Grocery stores becoming tomorrow's restaurants

Grocery stores becoming tomorrow's restaurants

Could your store also serve as a restaurant? At many Whole Foods you can sit down and sip wine while enjoying tapas or Italian wine and many indie natural stores offer delis replete with healthy gourmet meal options to eat there or take away. Even mass is getting in on the trend. At the Pub at Wegman’s you can sit on a leather barstool and enjoy a beer with dinner. Kroger is stepping up its grab and go with heat and serve meal options while Hy-Vee features a food court in stores.

Why the shift? The recession has people looking for cheaper options to traditional restaurants. Couple this with a society in dire need of convenience and you’ve got a recipe for grocery store restaurants.

Evidence of this trend was found across nearly 20 product categories, according to recent research conducted by Technomic for its RMS (Retailer Meal Solutions) Monitor intelligence service.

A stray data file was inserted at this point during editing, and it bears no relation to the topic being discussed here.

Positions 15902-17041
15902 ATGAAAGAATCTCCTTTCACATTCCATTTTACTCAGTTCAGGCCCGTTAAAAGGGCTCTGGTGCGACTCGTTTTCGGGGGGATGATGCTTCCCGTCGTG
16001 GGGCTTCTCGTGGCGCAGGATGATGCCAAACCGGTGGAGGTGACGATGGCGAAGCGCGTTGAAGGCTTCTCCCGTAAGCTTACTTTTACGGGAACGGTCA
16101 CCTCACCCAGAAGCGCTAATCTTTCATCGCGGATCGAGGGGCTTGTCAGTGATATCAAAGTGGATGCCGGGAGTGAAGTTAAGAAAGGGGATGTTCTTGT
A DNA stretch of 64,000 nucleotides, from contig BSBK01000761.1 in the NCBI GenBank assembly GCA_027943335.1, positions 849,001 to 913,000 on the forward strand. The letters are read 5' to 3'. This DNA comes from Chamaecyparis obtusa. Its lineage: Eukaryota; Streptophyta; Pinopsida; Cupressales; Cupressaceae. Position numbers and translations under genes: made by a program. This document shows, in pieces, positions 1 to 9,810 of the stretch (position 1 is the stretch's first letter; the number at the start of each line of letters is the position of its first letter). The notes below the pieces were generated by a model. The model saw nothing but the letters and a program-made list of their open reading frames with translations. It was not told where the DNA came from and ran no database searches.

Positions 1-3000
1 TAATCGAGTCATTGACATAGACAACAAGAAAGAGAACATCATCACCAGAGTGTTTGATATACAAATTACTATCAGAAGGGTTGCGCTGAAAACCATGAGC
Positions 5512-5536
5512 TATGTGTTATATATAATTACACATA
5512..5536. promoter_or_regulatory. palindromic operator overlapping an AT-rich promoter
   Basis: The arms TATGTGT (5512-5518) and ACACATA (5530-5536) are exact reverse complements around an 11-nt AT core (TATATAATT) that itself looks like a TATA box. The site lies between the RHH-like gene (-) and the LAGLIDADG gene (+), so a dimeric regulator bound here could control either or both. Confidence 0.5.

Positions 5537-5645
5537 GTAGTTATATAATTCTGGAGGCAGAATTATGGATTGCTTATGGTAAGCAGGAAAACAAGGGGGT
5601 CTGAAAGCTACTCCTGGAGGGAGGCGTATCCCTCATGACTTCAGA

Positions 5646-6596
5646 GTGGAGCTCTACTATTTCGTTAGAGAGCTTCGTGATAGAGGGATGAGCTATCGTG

While rotisserie chicken, macaroni and cheese and deli salads remain a substantial part of the mix, they are by no means the sole anchor to capture consumer attention and dollars, the report says.

"From Korean-style barbecue, Hispanic baked goods and Mediterranean salads to gourmet versions of retro Americana sides, made-to-order specialty sandwiches and chicken wings in a host of flavors, it's immediately clear that 'deli' doesn't do these offerings justice," says Jenny Anderson, manager of the RMS Monitor project.

What’s surprising is that it hasn’t happened earlier. Retailers have great access to products, equipment and hungry shoppers. Imagine the cross-merchandising right at your fingertips: “Today’s lasagna features organic chanterelles from Jake’s Farm only 2 miles away. They’re on special in the produce department.”

Sure, many natural products stores have had in-store delis for decades, a destination dining experience in your store though makes it just that—a destination.

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